LABELS: COPY EDITING, Journalism Standards
I recently asked a handful of friends, all writers or advanced degree holders, the following question: If you noticed an unusually high number of typos and grammatical errors in an online news site -- a site with which you were not familiar -- would it diminish your confidence in the information being reported?
The initial answers included a lot of waffling: Some very good writers have bad grammar, my friends replied. Not all blogs have editors. Stuff like that.
No, I responded, I’m not talking about blogs or creative writing or commentary pieces. I’m talking about news: Would too many typos raise a red flag about the accuracy of the news itself? After more hemming and hawing, the consensus was “Maybe, maybe not.” Their answer disturbed me.
High-quality media outlets have long followed the same basic playbook for reporting the news. At the same time, they have also used copy editors and proofreaders. That’s why excessive typos are, in fact, a red flag about the content. It’s not that quality copy editing is necessary to quality reporting. It’s simply that the two have traditionally gone hand-in-hand. When editing standards go missing, an informed news consumer must wonder whether reporting standards are missing, too.
Twenty years ago, news consumers didn’t need to understand how journalism works. They didn’t need to know at what point a reporter could call someone a murderer instead of an alleged or accused murderer. They didn’t need to know which sources journalists can use (for example, eye witness accounts) and which they cannot (for example, secondhand eye-witness accounts). They didn’t need to know that reporters interviewing sources about one side of an issue are obligated to talk with someone from the opposing camp. And they didn’t need to understand the hazards of using unnamed sources. Instead, they just opened their newspapers in the morning and reaped the rewards of the highly regimented procedures that made up professional journalism.
Then came the explosion of commentary programs and news aggregators -- both of which could lure advertising revenue away from traditional news operations because they didn’t have the tremendous overhead costs of actually gathering the news. Suddenly, the journalists operating from the old playbook were looking like an endangered species. Major news agencies were laying off reporters and closing bureaus around the globe as non-news-gathering organizations undercut their advertising rates and the public got more of their news from blogs and commentary programs.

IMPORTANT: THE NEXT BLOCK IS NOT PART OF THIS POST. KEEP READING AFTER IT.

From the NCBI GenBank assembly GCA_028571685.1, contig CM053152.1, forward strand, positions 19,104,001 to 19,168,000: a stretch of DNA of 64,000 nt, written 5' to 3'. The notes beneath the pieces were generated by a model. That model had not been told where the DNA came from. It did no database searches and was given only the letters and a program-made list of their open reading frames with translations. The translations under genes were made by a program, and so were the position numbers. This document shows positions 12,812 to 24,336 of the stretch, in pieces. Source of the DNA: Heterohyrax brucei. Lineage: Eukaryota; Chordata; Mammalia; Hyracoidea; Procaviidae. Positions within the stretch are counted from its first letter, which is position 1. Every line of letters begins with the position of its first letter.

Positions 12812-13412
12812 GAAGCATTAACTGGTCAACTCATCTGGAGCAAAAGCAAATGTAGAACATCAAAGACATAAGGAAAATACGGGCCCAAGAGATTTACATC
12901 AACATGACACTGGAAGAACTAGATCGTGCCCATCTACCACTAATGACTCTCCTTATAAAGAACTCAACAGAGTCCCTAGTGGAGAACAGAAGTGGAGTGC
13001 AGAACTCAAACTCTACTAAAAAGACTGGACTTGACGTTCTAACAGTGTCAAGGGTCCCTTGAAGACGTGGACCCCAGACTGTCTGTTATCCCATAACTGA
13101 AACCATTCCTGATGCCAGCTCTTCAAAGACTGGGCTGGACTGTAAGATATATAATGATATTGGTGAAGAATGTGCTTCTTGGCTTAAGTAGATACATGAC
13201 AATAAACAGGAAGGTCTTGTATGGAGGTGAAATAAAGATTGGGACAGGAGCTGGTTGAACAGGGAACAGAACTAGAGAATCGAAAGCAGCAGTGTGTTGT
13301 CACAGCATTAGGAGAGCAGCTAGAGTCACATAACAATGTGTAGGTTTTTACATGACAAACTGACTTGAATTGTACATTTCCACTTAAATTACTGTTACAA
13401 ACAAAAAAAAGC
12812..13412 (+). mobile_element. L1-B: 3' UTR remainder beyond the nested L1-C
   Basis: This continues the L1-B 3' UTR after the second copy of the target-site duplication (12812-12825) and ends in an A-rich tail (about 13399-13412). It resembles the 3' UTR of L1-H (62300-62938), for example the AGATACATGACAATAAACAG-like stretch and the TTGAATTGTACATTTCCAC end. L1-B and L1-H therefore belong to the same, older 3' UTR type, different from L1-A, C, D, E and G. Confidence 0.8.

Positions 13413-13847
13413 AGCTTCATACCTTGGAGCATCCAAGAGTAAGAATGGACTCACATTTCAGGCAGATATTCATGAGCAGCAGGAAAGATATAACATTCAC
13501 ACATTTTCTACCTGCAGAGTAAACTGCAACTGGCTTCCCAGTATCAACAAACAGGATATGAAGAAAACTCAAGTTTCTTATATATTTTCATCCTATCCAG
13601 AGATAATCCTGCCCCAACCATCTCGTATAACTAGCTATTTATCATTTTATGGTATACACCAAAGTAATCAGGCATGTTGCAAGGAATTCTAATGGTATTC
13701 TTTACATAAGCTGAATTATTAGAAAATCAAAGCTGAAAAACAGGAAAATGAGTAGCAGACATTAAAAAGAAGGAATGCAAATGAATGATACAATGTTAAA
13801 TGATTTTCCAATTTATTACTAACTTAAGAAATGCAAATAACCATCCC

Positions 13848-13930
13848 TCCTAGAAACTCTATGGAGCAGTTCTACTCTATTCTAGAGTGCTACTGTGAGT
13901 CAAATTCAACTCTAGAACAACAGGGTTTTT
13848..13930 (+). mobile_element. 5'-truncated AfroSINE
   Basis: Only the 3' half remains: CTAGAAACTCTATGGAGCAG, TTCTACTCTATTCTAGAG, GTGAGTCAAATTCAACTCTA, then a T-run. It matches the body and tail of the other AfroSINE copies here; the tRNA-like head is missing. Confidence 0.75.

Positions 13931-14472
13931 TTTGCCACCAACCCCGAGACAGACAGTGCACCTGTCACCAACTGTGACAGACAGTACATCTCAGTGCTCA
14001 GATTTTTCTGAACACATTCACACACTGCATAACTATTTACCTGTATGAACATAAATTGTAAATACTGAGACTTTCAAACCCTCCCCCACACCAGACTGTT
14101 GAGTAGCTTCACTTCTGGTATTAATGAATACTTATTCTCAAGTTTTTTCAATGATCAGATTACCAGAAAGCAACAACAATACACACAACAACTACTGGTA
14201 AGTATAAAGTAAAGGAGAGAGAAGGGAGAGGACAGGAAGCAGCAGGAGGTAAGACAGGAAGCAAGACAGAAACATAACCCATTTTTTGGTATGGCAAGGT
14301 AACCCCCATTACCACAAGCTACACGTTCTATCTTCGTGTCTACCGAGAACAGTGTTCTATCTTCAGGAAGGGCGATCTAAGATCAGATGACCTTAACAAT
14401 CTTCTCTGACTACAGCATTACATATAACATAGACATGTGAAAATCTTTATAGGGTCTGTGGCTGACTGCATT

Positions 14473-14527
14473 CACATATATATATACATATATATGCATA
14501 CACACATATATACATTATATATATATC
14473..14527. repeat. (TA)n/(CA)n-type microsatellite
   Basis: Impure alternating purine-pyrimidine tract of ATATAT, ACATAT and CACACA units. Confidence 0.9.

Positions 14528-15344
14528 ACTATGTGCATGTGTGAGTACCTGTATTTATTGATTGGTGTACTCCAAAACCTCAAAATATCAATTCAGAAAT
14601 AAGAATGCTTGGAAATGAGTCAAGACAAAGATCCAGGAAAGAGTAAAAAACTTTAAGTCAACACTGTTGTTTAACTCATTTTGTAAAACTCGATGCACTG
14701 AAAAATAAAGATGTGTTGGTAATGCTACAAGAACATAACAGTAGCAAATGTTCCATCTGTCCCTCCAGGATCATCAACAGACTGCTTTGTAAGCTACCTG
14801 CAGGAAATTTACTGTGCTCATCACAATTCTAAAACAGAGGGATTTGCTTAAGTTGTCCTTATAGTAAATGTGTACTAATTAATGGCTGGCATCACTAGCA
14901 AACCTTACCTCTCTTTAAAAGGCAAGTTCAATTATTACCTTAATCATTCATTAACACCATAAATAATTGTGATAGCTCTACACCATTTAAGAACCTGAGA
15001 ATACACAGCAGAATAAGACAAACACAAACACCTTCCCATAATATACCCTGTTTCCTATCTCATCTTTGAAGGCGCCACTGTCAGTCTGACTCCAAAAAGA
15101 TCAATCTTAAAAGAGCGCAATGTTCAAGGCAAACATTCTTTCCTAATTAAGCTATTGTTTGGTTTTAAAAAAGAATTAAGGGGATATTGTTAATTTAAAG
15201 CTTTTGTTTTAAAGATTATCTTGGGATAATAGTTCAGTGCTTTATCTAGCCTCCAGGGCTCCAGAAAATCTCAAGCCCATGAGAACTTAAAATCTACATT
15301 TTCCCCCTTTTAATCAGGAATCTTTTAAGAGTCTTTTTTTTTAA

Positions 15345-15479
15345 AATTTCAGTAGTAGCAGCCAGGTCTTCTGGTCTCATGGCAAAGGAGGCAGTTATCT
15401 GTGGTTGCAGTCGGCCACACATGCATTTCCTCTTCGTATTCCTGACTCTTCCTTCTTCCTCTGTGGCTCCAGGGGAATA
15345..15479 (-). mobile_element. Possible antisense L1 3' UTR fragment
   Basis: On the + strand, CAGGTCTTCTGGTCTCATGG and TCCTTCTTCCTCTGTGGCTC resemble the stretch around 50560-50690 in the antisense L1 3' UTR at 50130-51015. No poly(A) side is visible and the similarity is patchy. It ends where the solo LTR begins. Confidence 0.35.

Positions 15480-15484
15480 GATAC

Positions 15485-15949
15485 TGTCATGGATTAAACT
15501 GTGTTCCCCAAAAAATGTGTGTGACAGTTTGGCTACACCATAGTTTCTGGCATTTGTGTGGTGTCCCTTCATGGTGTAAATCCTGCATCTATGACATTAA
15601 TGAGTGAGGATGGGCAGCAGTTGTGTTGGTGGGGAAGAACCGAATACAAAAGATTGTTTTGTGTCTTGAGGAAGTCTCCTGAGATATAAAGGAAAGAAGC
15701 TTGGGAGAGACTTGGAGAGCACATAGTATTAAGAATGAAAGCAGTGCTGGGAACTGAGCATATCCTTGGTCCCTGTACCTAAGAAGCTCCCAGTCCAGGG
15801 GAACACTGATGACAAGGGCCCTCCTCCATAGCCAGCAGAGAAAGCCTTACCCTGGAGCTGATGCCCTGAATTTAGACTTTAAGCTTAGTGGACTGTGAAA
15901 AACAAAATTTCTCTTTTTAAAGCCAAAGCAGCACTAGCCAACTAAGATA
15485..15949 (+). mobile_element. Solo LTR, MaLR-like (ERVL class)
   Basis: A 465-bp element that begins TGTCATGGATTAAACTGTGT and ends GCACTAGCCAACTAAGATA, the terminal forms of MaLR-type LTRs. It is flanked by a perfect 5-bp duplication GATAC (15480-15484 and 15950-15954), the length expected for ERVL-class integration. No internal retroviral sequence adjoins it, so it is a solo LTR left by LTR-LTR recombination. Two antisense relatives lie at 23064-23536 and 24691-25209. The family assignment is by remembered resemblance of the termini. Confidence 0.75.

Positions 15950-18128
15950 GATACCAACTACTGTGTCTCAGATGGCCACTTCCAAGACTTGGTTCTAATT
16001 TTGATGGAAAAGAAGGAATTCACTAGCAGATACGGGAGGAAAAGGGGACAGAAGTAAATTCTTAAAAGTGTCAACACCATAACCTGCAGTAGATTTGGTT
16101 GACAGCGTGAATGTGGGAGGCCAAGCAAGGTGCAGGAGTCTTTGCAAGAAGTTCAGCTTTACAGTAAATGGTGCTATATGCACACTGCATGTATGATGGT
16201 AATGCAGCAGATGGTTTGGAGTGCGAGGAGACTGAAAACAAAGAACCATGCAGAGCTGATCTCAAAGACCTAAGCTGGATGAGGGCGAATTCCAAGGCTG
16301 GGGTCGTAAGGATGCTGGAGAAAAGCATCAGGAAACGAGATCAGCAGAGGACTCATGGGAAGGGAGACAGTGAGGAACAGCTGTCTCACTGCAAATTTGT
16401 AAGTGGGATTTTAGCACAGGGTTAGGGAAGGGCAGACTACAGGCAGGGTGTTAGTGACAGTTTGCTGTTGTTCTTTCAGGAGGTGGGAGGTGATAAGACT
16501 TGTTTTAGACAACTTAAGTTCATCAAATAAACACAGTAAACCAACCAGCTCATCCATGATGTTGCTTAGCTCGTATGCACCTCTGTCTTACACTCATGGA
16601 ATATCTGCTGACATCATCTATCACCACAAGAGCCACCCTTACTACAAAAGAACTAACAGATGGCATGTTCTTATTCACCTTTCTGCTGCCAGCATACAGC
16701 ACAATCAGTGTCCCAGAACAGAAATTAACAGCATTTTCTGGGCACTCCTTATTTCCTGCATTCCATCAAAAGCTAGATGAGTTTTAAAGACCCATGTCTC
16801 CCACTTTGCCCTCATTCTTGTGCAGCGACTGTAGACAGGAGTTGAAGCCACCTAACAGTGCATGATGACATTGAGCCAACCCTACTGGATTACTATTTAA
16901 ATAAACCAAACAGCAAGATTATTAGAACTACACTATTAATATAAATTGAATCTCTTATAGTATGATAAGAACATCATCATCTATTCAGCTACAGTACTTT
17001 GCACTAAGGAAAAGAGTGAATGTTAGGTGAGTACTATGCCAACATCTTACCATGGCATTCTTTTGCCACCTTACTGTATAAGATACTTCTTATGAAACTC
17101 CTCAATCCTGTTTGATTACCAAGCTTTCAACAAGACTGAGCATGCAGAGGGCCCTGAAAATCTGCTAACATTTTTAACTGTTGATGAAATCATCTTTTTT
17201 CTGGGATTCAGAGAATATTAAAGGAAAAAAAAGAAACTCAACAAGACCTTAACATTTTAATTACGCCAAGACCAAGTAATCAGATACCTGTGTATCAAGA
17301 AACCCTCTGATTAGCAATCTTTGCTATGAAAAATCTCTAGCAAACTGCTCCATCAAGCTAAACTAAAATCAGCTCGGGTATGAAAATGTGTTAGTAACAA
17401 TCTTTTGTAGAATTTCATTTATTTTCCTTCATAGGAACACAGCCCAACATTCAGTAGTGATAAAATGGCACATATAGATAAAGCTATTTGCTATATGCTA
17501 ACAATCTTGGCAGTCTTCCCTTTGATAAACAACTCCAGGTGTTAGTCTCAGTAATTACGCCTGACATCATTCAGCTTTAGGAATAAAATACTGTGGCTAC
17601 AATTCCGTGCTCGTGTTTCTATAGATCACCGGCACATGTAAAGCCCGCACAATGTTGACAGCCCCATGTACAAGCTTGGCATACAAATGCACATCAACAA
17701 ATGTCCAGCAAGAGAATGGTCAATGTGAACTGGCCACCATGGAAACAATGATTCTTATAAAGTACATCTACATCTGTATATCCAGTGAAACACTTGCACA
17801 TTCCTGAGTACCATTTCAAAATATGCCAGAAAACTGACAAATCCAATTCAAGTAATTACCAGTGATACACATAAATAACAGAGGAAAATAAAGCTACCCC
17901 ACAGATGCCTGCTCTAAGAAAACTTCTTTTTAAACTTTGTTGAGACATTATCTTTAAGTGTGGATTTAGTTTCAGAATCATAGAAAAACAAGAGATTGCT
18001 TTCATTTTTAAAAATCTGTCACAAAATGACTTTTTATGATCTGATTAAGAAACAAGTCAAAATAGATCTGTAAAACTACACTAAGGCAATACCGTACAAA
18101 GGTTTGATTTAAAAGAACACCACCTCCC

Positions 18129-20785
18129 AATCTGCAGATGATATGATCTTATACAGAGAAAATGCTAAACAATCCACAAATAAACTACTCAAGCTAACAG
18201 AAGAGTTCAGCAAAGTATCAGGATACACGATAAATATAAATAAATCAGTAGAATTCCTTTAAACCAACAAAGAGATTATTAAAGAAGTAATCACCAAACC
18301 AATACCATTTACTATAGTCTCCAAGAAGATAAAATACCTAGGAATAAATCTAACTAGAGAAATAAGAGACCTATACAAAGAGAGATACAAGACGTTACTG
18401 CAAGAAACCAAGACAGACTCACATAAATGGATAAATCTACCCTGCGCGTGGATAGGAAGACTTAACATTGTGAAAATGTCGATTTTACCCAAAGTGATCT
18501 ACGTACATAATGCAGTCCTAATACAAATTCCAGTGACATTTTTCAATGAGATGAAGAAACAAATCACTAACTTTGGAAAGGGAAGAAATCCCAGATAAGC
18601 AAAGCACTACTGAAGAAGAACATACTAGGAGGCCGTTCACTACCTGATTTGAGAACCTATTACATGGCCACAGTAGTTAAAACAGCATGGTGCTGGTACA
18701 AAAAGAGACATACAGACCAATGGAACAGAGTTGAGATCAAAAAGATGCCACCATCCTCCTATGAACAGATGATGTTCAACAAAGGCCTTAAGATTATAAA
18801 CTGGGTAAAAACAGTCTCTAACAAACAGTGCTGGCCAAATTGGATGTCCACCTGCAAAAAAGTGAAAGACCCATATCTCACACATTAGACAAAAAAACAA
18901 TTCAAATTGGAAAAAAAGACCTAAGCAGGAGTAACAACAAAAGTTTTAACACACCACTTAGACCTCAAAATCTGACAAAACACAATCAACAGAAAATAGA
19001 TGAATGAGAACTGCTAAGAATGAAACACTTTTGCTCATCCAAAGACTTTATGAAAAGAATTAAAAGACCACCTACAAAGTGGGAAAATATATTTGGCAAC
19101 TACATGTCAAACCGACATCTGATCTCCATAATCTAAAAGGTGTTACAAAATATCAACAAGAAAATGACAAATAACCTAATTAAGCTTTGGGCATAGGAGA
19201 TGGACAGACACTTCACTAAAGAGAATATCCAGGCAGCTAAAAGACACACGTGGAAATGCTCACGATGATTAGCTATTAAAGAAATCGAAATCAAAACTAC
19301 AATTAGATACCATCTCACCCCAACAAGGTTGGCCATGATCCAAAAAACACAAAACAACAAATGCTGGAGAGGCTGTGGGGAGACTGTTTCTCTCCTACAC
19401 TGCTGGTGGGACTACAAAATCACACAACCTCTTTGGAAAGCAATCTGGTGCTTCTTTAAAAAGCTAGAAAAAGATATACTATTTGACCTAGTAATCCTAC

The journalists bound to traditional news-gathering practices and ethics were now mixed in with an exploding number of news suppliers playing by their own rules. The process that news consumers had always taken for granted could no longer be taken for granted.
The burden now falls on the reader to discern good information from bad. And in a system that relies on an independent press to safeguard freedom and democracy, media literacy -- understanding how news is properly gathered and being able to spot the clues that it’s not -- is no longer optional.
An L.A. Times reader a while back wrote in the letters section a little story about sentence-ending prepositions: “An editor once rewrote a sentence of Winston Churchill's in which Churchill ended a sentence with a preposition,” the reader noted in the paper’s letters section. “Churchill reportedly fired back, ‘This is the kind of arrant pedantry up with which I will not put!’"
That’s a great story, as delightful as the grammar rule that elicited it. Unfortunately, both are pure myth.
Variations on the Churchill story have been circulating for a long time, for obvious reasons. It’s fun to retell. In the most popular version, however, Churchill wasn’t against sentence-ending prepositions. He was for them. The quip, as the story usually goes, was actually a rant against editors who would twist a sentence into ugly knots simply to avoid a preposition at the end.
So the Times reader who told this story seems to have gotten the moral backwards. But his errors don’t end there.
In recent years, researchers have determined that Churchill probably never said any such thing. Instead, the quip probably came from an unbylined writer for the Strand magazine and was later misattributed to Churchill, who also wrote for the Strand.
And what about the rule itself? Here are the experts on that alleged rule.
“Not only is the preposition acceptable at the end, sometimes it is more effective in that spot than anywhere else.” -- William Strunk Jr., “The Elements of Style”